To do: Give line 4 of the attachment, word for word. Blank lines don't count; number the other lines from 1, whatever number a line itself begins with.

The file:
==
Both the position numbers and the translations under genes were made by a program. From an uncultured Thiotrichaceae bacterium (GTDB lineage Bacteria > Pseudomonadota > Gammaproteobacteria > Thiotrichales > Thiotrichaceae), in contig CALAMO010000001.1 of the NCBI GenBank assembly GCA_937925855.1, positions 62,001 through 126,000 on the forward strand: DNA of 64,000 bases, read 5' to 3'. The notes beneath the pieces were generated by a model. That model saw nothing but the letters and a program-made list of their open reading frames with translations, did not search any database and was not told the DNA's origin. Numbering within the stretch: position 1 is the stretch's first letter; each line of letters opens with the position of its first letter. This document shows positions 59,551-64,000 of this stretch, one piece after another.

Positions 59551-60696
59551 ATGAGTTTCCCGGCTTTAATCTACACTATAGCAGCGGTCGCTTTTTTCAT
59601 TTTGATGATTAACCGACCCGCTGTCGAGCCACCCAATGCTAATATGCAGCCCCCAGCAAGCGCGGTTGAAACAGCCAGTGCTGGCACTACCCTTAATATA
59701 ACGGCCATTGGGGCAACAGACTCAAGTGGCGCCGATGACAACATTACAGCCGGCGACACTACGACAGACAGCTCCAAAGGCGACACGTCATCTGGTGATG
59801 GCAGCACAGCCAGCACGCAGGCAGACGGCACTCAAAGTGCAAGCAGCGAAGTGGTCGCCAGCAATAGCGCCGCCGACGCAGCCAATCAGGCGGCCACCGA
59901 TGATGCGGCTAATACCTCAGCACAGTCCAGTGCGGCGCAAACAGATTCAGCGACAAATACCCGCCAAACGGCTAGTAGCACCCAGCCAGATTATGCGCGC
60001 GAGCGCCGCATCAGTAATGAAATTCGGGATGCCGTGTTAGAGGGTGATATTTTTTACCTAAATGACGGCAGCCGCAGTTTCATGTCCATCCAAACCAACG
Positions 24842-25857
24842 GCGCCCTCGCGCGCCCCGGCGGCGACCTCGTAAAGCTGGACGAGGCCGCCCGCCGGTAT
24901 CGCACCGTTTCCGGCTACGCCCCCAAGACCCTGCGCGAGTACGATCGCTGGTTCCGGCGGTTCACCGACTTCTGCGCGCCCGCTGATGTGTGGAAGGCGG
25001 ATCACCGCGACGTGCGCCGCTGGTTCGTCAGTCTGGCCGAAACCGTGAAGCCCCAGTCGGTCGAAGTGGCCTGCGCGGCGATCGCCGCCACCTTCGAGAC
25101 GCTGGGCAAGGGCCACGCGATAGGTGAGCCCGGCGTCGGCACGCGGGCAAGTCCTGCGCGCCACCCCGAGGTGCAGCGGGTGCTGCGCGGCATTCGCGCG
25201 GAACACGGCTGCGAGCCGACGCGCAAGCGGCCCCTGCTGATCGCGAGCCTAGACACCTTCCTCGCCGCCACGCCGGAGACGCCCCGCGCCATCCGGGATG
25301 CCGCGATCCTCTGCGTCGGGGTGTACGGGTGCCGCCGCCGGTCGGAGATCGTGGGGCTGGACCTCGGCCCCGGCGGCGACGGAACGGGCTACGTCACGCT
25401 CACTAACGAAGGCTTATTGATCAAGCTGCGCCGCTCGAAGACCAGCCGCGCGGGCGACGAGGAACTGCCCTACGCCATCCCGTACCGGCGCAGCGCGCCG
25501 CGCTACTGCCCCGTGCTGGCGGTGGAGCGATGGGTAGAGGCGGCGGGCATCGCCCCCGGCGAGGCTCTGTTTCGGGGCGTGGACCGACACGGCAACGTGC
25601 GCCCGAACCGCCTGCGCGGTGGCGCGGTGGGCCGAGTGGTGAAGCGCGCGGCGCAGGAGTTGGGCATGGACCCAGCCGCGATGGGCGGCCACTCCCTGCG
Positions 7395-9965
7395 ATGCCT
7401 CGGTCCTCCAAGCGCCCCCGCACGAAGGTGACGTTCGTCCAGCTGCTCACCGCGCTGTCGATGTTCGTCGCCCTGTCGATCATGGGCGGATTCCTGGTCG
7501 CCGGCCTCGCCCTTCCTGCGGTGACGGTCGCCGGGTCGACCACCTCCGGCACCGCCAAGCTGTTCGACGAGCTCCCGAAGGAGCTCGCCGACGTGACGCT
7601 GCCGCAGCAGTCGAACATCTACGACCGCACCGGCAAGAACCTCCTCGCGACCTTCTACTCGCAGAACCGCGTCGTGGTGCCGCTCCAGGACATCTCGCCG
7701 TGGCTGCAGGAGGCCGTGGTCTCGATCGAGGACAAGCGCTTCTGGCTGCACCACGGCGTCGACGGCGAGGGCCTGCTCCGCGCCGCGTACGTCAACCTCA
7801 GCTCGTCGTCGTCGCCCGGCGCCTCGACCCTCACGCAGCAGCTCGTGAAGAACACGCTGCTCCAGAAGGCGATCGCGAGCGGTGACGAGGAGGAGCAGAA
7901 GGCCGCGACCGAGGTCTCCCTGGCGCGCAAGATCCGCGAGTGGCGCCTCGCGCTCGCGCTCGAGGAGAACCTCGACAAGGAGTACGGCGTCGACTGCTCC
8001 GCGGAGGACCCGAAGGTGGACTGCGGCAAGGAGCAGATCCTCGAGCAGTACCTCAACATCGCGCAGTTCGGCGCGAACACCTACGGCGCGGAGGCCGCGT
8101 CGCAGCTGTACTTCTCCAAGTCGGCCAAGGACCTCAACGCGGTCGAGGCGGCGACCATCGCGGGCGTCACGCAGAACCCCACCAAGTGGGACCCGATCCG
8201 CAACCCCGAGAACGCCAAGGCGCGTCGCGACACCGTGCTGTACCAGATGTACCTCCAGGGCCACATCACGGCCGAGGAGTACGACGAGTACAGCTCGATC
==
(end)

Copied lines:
59601 TTTGATGATTAACCGACCCGCTGTCGAGCCACCCAATGCTAATATGCAGCCCCCAGCAAGCGCGGTTGAAACAGCCAGTGCTGGCACTACCCTTAATATA